Engineers and inventors have discovered lots of innovative ways to use cardboard outside of traditional packaging. From digital cameras to coffins, you might say cardboard is where it’s at.
But a new $9 bike, set to go into production in Israel very soon, wins my vote for best 2012 cardboard invention.
Engineer Izhar Gafni—whose passion is bicycles—has created a fully functioning, water-resistant bike made entirely of recycled cardboard.
Gafni set to work on his project after he heard a story of a man who had built a canoe out of cardboard. Although his family was certain he could pull it off, the handful of engineers he consulted about his idea said it was impossible.
Three years and four prototypes later, Gafni has created an extremely durable all-cardboard bike stronger than carbon fiber and able to carry riders weighing up to 485 pounds. The bike is finished with a special coating which protects it from the elements and gives a look and feel of lightweight plastic.
Working with cardboard was a real challenge for Gafni in the beginning because the paper-derived material is light and not particularly strong. The first two years of the project were devoted to learning the properties and behavior of cardboard through strength calculations and analysis, and finally Gafni found a technique of folding, gluing and coating which provided the right combination of rigidity and durability.
“Basically the idea is like Japanese origami. You fold it once, then it doesn’t become twice the strength, it becomes three-times the strength,” Gafni says.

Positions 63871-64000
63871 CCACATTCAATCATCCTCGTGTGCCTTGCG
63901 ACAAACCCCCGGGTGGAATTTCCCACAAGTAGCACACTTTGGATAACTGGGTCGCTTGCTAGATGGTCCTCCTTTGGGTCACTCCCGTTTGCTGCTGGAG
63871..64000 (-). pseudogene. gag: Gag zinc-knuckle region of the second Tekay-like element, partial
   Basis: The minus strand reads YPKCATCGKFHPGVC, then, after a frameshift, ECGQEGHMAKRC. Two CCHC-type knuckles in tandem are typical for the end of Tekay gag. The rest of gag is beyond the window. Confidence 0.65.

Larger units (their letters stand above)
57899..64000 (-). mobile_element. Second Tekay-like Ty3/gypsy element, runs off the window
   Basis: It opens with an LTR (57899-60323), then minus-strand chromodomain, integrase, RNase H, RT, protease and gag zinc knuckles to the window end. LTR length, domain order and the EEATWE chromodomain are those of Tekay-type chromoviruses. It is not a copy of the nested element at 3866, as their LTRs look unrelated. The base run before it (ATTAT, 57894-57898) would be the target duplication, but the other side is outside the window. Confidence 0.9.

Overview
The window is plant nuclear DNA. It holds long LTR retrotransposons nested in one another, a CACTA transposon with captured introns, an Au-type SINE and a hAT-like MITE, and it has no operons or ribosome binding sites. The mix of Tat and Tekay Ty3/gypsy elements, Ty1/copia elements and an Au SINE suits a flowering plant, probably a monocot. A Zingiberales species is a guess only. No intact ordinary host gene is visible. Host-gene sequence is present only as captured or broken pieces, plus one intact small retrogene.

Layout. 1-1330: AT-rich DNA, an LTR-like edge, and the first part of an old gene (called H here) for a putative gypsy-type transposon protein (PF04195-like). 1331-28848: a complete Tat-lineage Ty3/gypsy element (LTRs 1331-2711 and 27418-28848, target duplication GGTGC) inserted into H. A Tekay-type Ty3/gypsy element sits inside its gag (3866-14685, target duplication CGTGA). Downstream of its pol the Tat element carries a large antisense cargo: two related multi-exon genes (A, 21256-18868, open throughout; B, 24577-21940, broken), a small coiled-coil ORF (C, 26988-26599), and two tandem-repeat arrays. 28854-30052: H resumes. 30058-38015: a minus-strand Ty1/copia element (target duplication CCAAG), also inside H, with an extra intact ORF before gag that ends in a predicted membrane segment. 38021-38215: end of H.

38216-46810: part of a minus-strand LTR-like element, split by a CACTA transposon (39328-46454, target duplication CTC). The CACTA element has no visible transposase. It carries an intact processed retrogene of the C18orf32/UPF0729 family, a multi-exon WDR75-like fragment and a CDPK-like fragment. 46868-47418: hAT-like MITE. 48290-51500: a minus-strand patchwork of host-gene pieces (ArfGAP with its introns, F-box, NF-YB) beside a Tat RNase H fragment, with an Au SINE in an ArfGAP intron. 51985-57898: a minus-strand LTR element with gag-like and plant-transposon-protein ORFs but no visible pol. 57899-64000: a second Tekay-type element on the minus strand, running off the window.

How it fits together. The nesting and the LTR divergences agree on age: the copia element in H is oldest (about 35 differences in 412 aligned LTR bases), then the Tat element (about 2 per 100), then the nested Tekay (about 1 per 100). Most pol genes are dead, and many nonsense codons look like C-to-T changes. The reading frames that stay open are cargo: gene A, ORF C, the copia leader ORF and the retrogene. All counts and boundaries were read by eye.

To get the design to look like a real bike instead of a “package on wheels” was a challenge, but Gafni now has three working prototypes, the Alfa commercial model—which has the letter A on the chassis, an urban bike, and a kid’s bike. All the models are made out of almost 100 percent recycled materials and have the option of adding an electric motor.
While the cost of making the bicycles ranges from $9 to $12, manufacturers expect to sell them for $60 to $90 depending on the optional addition of the electric motor. Not bad when you compare that to the average Santa Cruz bike which retails between $600 and $5,000.
And while that may be an apples-to-oranges comparison, an affordable cardboard bicycle could give mobility to many communities around the world that lack the means to get from point A to B. Communities in Africa, for instance, who may walk miles to get to school or hospital, or just to collect water for their families.
But Gafni’s vision for the future extends far beyond bicycles. It’s a veritable cardboard revolution.
He hopes that eventually we’ll be able to produce almost any daily product from recycled materials, and build auto production lines with a simple post production assembly that will be performed by people with difficulties or disabilities.
Unlimited and incentivized raw materials and incentivized manpower will help us create working places in every location, Gafni says, bringing factories back from China and building a more sustainable and greener future.